Appl Clin Inform 2020; 11(01): 142-152
DOI: 10.1055/s-0040-1701256
Research Article
Georg Thieme Verlag KG Stuttgart · New York

Joint Design with Providers of Clinical Decision Support for Value-Based Advanced Shoulder Imaging

Michael C. Brunner
1  Department of Radiology, William S. Middleton Memorial Veterans Hospital, Madison, Wisconsin, United States
2  Department of Radiology, University of Wisconsin-Madison School of Medicine and Public Health, Madison, Wisconsin, United States
,
Scott E. Sheehan
1  Department of Radiology, William S. Middleton Memorial Veterans Hospital, Madison, Wisconsin, United States
2  Department of Radiology, University of Wisconsin-Madison School of Medicine and Public Health, Madison, Wisconsin, United States
,
Eric M. Yanke
3  Department of Medicine, William S. Middleton Memorial Veteran Hospital, Madison, Wisconsin, United States
,
Dean F. Sittig
4  Department of Biomedical Informatics, University of Texas Health Science Center, Houston, Texas, United States
,
Nasia Safdar
3  Department of Medicine, William S. Middleton Memorial Veteran Hospital, Madison, Wisconsin, United States
5  Department of Medicine, University of Wisconsin-Madison School of Medicine and Public Health, Madison, Wisconsin, United States
,
Barbara Hill
6  Population Health Sciences, University of Wisconsin-Madison School of Medicine and Public Health, Madison, Wisconsin, United States
,
Kenneth S. Lee
2  Department of Radiology, University of Wisconsin-Madison School of Medicine and Public Health, Madison, Wisconsin, United States
,
John F. Orwin
7  Department of Orthopedics and Rehabilitation, University of Wisconsin-Madison School of Medicine and Public Health, Madison, Wisconsin, United States
,
David J. Vanness
8  Department of Health Policy and Administration, Pennsylvania State University, University Park, Pennsylvania, United States
,
Christopher J. Hildebrand
3  Department of Medicine, William S. Middleton Memorial Veteran Hospital, Madison, Wisconsin, United States
5  Department of Medicine, University of Wisconsin-Madison School of Medicine and Public Health, Madison, Wisconsin, United States
,
Michael A. Bruno
9  Department of Radiology, The Penn State Milton S. Hershey Medical Center and Penn State College of Medicine, Hershey, Pennsylvania, United States
,
Timothy J. Erickson
10  Department of Physical Medicine and Rehabilitation, William S. Middleton Memorial Veterans Hospital, Madison, Wisconsin, United States
,
Ryan Zea
11  Department of Biostatistics and Medical Informatics, University of Wisconsin-Madison, Madison, Wisconsin, United States
,
D. Paul Moberg
6  Population Health Sciences, University of Wisconsin-Madison School of Medicine and Public Health, Madison, Wisconsin, United States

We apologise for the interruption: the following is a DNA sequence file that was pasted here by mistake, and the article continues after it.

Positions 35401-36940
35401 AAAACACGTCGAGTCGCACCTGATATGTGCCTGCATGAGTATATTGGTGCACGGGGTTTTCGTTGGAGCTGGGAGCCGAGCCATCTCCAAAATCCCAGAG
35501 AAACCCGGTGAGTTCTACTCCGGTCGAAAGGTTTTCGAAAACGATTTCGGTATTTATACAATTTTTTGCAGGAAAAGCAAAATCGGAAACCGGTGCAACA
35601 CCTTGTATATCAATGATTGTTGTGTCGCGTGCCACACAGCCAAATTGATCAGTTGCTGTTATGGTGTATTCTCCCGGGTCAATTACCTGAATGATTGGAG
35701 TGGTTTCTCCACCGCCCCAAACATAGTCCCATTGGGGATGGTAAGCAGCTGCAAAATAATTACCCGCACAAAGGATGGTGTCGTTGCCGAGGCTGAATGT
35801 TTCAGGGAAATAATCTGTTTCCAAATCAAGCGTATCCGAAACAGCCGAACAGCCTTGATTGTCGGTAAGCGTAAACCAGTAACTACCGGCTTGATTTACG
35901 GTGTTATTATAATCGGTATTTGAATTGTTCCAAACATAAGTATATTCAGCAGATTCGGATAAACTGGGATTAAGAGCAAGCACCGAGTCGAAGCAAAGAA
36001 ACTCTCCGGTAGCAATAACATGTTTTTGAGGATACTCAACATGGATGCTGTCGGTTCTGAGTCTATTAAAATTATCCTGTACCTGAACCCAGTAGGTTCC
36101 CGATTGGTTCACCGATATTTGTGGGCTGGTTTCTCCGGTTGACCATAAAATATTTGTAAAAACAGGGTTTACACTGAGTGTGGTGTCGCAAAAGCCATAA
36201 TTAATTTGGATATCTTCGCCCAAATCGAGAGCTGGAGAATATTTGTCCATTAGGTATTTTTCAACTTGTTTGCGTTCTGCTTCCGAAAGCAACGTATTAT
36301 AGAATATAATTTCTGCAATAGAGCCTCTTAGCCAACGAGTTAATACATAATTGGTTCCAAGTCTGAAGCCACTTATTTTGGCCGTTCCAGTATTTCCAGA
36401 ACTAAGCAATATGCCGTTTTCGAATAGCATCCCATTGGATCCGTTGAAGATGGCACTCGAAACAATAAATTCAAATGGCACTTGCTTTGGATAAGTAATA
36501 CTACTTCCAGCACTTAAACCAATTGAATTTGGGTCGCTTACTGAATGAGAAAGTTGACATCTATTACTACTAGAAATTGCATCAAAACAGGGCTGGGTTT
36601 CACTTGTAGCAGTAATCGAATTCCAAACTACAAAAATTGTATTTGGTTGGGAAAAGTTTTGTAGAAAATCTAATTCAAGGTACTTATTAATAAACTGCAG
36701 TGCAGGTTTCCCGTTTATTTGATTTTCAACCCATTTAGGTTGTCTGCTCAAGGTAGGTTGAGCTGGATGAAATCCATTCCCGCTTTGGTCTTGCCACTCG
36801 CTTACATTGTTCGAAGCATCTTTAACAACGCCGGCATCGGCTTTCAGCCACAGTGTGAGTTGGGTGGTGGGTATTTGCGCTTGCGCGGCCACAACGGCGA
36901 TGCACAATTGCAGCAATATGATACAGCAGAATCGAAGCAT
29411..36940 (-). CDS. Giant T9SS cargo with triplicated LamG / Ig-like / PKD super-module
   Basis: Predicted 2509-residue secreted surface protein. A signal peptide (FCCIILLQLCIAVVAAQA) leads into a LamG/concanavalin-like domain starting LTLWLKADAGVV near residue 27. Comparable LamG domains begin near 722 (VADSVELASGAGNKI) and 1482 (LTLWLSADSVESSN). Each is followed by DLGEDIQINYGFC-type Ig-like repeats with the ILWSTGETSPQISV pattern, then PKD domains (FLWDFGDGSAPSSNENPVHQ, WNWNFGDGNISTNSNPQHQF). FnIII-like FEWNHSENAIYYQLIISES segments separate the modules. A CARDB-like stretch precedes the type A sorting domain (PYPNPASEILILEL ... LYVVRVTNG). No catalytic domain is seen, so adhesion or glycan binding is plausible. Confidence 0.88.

› Author Affiliations
Funding This work was supported by Merit Pilot Project (Award # PPO 15–178) from the U.S. Department of Veterans Affairs Health Services Research and Development Service. The contents do not represent the views of the U.S. Department of Veterans Affairs or the United States Government.
Further Information

Publication History

28 October 2019

23 December 2019

Publication Date:
19 February 2020 (online)

Abstract

Background Provider orders for inappropriate advanced imaging, while rarely altering patient management, contribute enough to the strain on available health care resources, and therefore the United States Congress established the Appropriate Use Criteria Program.

Objectives To examine whether co-designing clinical decision support (CDS) with referring providers will reduce barriers to adoption and facilitate more appropriate shoulder ultrasound (US) over magnetic resonance imaging (MRI) in diagnosing Veteran shoulder pain, given similar efficacies and only 5% MRI follow-up rate after shoulder US.

Methods We used a theory-driven, convergent parallel mixed-methods approach to prospectively (1) determine medical providers' reasons for selecting MRI over US in diagnosing shoulder pain and identify barriers to ordering US, (2) co-design CDS, informed by provider interviews, to prompt appropriate US use, and (3) assess CDS impact on shoulder imaging use. CDS effectiveness in guiding appropriate shoulder imaging was evaluated through monthly monitoring of ordering data at our quaternary care Veterans Hospital. Key outcome measures were appropriate MRI/US use rates and transition to ordering US by both musculoskeletal specialist and generalist providers. We assessed differences in ordering using a generalized estimating equations logistic regression model. We compared continuous measures using mixed effects analysis of variance with log-transformed data.

Results During December 2016 to March 2018, 569 (395 MRI, 174 US) shoulder advanced imaging examinations were ordered by 111 providers. CDS “co-designed” in collaboration with providers increased US from 17% (58/335) to 50% (116/234) of all orders (p < 0.001), with concomitant decrease in MRI. Ordering appropriateness more than doubled from 31% (105/335) to 67% (157/234) following CDS (p < 0.001). Interviews confirmed that generalist providers want help in appropriately ordering advanced imaging.

Conclusion Partnering with medical providers to co-design CDS reduced barriers and prompted appropriate transition to US from MRI for shoulder pain diagnosis, promoting evidence-based practice. This approach can inform the development and implementation of other forms of CDS.

Protection of Human and Animal Subjects

The study was performed in compliance with the World Medical Association Declaration of Helsinki on Ethical Principles for Medical Research Involving Human Subjects and was approved by the University of Wisconsin Institutional Review Board.


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